Shortly after the war ended, Stravinsky began to compose The Rake's Progress. He was nearly 70 when The Rake's Progress premiered in 1951; the opera seemed almost quaintly old-fashioned in a world where with-it composers were conjuring up new harmonic adventures in atonality, aleatoric music, serialism, minimalism, and other isms . . . not that Stravinsky would be left behind. Rake was his greatest – and last – neoclassical work.
Stravinsky would soon begin exploring serial compositional techniques, including the twelve-tone technique originally devised by Arnold Schoenberg. He was influenced in this new direction by Robert Craft, a young conductor whom he met in 1948. Craft became his musical aide and the two wrote a number of books about Stravinsky's life and musical views. The artistic partnership continued until Stravinsky's death in 1971. Craft has conducted throughout the world, and continues to be influential in supporting contemporary music; he is the first American to have conducted Alban Berg's operas Wozzeck and Lulu. He has conducted pioneering recordings of works by Schoenberg, Varèse, and Webern, and led the world premieres of several of Stravinsky's later masterpieces.
Stravinsky was a major influence on 20th century music and many consider him the greatest of the century's composers.He won a number of Grammy awards:
Stravinsky also has a star on the Hollywood Walk of Fame at 6340 Hollywood Boulevard.
I chose Wystan Auden as librettist for my opera "The Rake's Progress" because of his special gift for versification . . . I simply gave all priority to verse, hoping that we could evolve the theatrical form together and that it would inspire Wystan to dramatic poetry. I think he was inspired, and in any case he inspired me . . . I wonder whether any poet since the Elizabethans has made a composer such a beautiful gift . . .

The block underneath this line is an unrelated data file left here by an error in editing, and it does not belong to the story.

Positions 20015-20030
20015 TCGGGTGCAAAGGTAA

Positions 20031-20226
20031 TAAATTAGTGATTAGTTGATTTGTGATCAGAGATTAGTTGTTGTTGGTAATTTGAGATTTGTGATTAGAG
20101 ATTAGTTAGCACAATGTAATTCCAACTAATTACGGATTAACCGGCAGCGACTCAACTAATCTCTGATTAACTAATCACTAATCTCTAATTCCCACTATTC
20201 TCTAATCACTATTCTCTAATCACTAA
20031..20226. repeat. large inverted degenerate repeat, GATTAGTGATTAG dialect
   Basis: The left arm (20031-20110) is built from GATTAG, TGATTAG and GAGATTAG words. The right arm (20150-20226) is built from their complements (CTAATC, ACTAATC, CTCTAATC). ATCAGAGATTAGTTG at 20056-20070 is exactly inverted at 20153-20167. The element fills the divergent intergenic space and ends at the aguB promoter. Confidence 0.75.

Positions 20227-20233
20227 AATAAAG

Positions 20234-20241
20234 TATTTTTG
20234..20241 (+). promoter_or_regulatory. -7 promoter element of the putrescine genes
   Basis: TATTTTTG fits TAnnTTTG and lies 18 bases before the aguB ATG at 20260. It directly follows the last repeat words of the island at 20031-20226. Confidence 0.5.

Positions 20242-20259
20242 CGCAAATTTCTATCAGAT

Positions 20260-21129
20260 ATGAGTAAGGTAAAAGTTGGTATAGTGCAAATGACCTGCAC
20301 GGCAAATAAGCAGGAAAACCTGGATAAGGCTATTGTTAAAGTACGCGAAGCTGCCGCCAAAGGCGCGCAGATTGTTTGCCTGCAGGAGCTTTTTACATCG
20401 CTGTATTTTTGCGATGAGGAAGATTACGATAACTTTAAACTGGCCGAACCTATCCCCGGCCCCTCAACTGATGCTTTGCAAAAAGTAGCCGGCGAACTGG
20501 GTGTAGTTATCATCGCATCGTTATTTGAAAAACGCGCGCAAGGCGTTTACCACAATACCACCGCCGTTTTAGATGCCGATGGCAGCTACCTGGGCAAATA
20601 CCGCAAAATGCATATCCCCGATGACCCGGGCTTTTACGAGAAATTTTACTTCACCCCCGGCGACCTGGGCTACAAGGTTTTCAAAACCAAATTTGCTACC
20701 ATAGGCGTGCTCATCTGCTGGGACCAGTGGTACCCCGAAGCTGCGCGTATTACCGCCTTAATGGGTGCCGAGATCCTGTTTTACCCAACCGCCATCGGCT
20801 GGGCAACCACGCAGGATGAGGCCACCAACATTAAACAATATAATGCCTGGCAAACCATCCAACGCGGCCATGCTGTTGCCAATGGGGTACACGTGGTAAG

W. H. Auden brought Chester Kallman in as co-librettist for The Rake's Progress. Kallman (1921 to 1975) was an American poet, librettist and translator, whom Auden had met shortly after his arrival in New York in 1939. Kallman published three collections of poems, Storm at Castelfranco (1956), Absent and Present (1963), and The Sense of Occasion (1971); he wrote the libretto for an opera by Mexican composer Carlos Chávez and translated libretti for a number of operas, among them Bluebeard's Castle by Béla Bartók and Falstaff by Arrigo Boito. However, he is best known for being Auden's promiscuous lover and lifelong companion and for his collaborations with Auden on opera libretti and translations.
Wystan Hugh Auden (1907 to 1973), best known as W. H. Auden, is considered by many to be the greatest English poet of the twentieth century. He was born in York, England and studied at Oxford, majoring first in biology, and then switching to English. He was part of a group of young intellectuals that included poets Cecil Day Lewis, Louis MacNeice, and Stephen Spender and novelist Christopher Isherwood, who was his mentor and later his lover.
After graduation, Auden worked as a schoolmaster and as a freelance reviewer and essayist, and began to make a name for himself with his first collections of poems (1928, 1930, 1933, and 1934), each slightly different, all entitled simply Poems. In 1937 he was awarded the King's Gold Medal for Poetry.
Through his work with the General Post Office (GPO) Film Unit, he met composer Benjamin Britten, and the two collaborated on the classic 1936 documentary Night Mail.
Excerpt from Night Mail, featuring a poem by Auden.
In 1935 Auden married Erika Mann, daughter of the great German novelist Thomas Mann, in order to provide her with a British passport to escape the Nazis. He served in the Spanish Civil War and in 1938 went to China with Isherwood to observe the Sino-Japanese War; out of this trip came their book Journey to a War.
His political awareness and opposition to totalitarianism came out strongly in his writing of the time; a memorable example is the concise little poem called Epitaph on a Tyrant, which he wrote around 1939, and which ends with these lines:
When he laughed, respectable senators burst with laughter,
And when he cried the little children died in the streets.